In addition to monitoring which devices access a network, map out roles and responsibilities to ensure only authorized actions take place. With so much data moving between devices and users, this extra layer of security can help increase the chances that sensitive information only ends up in the hands of the proper parties.

No. 3 - Overcoming distinctions

For many organizations, IoT management isn’t easy — and the diversity of devices is a big reason why. The number of connected devices is projected to increase from nearly 27 billion in 2017 to 125 billion in 2030. These third-party sensors and gateways — all of which have varying sets of capabilities and access — highlight the need for standardization throughout the manufacturing industry. Making matters worse, most of the solutions in today’s market aren’t designed for IoT connectivity.

Overcoming these data security challenges starts with an effective IoT solution that protects both greenfield and brownfield manufacturing environments. Not only will trusted device identities elevate supply chain integrity and visibility, but they also stand to strengthen your control over the connectivity of IoT systems.

No. 4 - Staying ahead of hackers

Though IoT security is moving in the right direction, more needs to be done to combat hackers. Currently, more than 375 million connected devices are potentially vulnerable to hacking. By 2020, that number could skyrocket past 900 million. Calming security concerns starts with an open and honest assessment of your manufacturing environment.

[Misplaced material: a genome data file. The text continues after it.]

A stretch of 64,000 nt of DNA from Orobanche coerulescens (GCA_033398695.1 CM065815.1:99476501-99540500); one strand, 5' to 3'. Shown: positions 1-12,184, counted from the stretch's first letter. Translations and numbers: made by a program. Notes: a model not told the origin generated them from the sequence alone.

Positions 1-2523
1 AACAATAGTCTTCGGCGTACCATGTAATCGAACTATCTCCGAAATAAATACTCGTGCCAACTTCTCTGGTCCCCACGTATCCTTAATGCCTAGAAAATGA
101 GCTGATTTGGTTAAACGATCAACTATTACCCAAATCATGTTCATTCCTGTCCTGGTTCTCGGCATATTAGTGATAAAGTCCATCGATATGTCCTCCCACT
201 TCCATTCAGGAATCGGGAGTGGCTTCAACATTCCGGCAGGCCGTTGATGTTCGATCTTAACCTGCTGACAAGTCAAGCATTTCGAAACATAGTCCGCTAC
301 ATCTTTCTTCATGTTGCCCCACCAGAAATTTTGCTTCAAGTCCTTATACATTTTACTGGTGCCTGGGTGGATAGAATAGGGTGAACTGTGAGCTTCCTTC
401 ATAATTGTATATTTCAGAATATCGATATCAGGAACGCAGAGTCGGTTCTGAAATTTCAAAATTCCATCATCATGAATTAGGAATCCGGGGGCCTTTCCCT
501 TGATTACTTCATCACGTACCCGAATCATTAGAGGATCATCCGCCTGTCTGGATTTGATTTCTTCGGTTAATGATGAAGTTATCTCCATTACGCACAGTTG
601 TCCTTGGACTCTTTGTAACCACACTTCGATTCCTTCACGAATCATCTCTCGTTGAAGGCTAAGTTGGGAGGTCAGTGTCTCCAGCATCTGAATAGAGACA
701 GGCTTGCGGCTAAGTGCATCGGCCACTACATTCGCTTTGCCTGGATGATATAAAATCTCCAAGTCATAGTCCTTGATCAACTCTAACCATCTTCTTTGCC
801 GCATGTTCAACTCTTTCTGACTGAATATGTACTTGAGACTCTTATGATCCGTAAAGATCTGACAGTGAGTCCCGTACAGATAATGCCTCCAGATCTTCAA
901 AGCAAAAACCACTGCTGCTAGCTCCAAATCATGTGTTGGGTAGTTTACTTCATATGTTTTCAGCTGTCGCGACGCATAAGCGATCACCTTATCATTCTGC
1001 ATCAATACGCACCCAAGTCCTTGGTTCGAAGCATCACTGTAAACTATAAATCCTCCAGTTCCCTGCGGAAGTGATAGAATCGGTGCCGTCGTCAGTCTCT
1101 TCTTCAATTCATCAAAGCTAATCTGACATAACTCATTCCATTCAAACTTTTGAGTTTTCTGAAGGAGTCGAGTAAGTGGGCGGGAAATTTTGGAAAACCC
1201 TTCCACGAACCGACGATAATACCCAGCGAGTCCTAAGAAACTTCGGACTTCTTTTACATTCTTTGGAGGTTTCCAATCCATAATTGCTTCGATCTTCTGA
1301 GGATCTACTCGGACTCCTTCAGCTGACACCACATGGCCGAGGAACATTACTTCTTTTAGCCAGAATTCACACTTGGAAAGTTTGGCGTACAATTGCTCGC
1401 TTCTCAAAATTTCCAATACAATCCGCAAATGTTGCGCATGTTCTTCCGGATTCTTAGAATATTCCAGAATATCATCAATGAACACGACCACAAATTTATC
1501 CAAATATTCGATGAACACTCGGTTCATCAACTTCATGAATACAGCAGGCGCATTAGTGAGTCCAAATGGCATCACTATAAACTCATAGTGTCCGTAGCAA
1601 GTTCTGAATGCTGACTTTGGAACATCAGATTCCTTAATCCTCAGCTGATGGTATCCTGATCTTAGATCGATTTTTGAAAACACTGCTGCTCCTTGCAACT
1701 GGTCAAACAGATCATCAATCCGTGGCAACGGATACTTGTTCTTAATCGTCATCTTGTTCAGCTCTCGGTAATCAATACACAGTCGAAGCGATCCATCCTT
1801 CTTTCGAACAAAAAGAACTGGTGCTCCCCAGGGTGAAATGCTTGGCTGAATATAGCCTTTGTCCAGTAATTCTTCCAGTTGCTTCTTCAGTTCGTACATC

Which areas are most vulnerable to cyberattacks? How can hackers potentially compromise connected endpoints? From the inbound supply chain to well after the manufacturing process is complete, leave no stone unturned. After all, even the smallest gaps in security can lead to a large-scale breach. Leverage the power of trusted identities to ensure your IoT ecosystem remains free from fraudsters. By keeping tabs on each device that accesses your network, you can quickly shut the door on any unauthorized applications or users.

From the proliferation of real-time data to increased efficiency, IoT has transformed the manufacturing industry in recent years. But make no mistake — the best is yet to come. New innovations will continue to connect existing manufacturing networks with digital platforms. Such connectivity, however, requires improved security. Additional network access points coupled with a rapid rise in devices has the potential to put sensitive information at risk. Maximize the value of increased connectivity by taking evolving IoT threats into account. Special consideration of more sophisticated cyberattacks as well as device diversity, identity and longevity can help set the stage for seamless IoT implementation.

Josh Jabs is the vice president in the office of the chief technology officer and is the general manager of IoT solutions at Entrust Datacard.